Sunday 31 March 1661

(Sunday). At church, where a stranger preached like a fool.

From thence home and dined with my wife, she staying at home, being unwilling to dress herself, the house being all dirty.

To church again, and after sermon I walked to my father’s, and to Mrs. Turner’s, where I could not woo The. to give me a lesson upon the harpsicon and was angry at it.

So home and finding Will abroad at Sir W. Batten’s talking with the people there (Sir W. and my Lady being in the country), I took occasion to be angry with him, and so to prayers and to bed.

32 Annotations

BradW   Link to this

There there, Sam, I've had days like that too, when nobody will cooperate. I hope he prayed for temperance and humility. One of my fascinations with this unfolding diary is Sam's character arc, from the humble, hopeful and (sometimes) pious young husband to the now somewhat jaded and worldly man of ambition. Knowing more or less how the opus ends in 6 years doesn't spoil the journey for me.

Glyn   Link to this

Today's Biorythms are all wrong

His wife refuses to walk to church with him; the house is dirty; the sermon is bad; the slip of a girl humiliates him by refusing to teach him to play the keyboards; and Will is goofing off again.

But I wonder if stress and (yes) overwork is another cause for Pepys' bad temper. He and the others are working against the clock to equip an important fleet of ships for an unknown but faraway destination with all that that implies: getting materials, bargaining with all manner of people, overcoming the inevitable setbacks etc and all without a telephone or e-mail. It's one of his first major projects in his new job so I wonder how he is coping in his own estimation (and those of his colleagues and superiors). In general, Pepys seems to record only exceptional, one-off business transactions in his diary rather than the general office routine; and doesn't seem to have much self-doubt about his ability to handle the job (or at least doesn't express it even to himself), yet I do wonder if days like this are a reflection of his inner uncertainties and insecurities, however calm and confident a front he shows to the world.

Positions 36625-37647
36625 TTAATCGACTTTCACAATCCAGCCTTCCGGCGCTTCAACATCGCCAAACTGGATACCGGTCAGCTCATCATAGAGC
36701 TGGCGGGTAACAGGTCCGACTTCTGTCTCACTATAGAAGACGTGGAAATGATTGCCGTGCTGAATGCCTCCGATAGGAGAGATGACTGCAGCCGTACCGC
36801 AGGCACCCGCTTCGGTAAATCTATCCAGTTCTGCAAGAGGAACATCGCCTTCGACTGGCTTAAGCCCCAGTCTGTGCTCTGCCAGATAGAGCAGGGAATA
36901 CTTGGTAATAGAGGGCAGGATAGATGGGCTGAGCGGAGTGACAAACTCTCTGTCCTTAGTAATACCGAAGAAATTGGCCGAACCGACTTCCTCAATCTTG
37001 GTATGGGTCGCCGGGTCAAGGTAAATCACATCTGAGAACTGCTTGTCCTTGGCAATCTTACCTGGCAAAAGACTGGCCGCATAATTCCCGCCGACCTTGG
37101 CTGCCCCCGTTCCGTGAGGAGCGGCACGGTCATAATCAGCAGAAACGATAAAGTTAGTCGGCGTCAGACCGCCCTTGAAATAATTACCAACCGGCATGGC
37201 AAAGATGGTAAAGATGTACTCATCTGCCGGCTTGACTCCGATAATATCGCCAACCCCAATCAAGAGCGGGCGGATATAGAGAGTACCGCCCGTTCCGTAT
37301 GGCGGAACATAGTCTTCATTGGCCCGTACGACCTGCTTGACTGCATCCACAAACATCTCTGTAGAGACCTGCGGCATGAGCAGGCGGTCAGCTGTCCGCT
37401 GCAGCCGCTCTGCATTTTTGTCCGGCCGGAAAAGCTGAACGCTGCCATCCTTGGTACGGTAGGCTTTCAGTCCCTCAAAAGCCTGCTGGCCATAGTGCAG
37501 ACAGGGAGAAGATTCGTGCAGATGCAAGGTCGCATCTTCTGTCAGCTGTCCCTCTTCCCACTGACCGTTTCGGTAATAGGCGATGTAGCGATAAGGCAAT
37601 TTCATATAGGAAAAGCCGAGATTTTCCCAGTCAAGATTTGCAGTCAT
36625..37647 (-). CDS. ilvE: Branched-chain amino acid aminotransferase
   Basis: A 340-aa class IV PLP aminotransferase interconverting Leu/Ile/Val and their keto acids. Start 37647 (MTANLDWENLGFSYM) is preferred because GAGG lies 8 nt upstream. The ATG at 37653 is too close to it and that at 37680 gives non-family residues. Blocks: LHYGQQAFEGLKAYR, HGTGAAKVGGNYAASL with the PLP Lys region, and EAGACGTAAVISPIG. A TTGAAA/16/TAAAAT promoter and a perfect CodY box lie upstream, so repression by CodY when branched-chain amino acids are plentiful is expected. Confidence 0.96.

Kevin Peter   Link to this

Sam is certainly grumpy today isn't he? It doesn't seem to have been a good day for him at all. He gets angry at the bad sermon, at Theophila for being uncooperative, and at Will for socializing.

I wonder if Will should have been doing something else and was neglecting his duties, or if Sam just happened to want to talk to Will, and became angry at not finding him when it was most convenient?
Sometimes a little annoyance when you're in a bad mood can really get you upset.

I hope Sam has a better day tomorrow!

Susan   Link to this

Servants were/are supposed to ask permission before leaving the house. Sam, in a bad mood already, becomes really annoyed when he sees his authority thwarted yet again that day: his wife refused him, a pert little girl refused him and now one of his servants seems to be disregarding him. Yes, I agree with Glyn, I think this reflects uncertainty and insecurity in his position - but how honest he is to mention it all.

Josh   Link to this

"At church, where a stranger preached like a fool."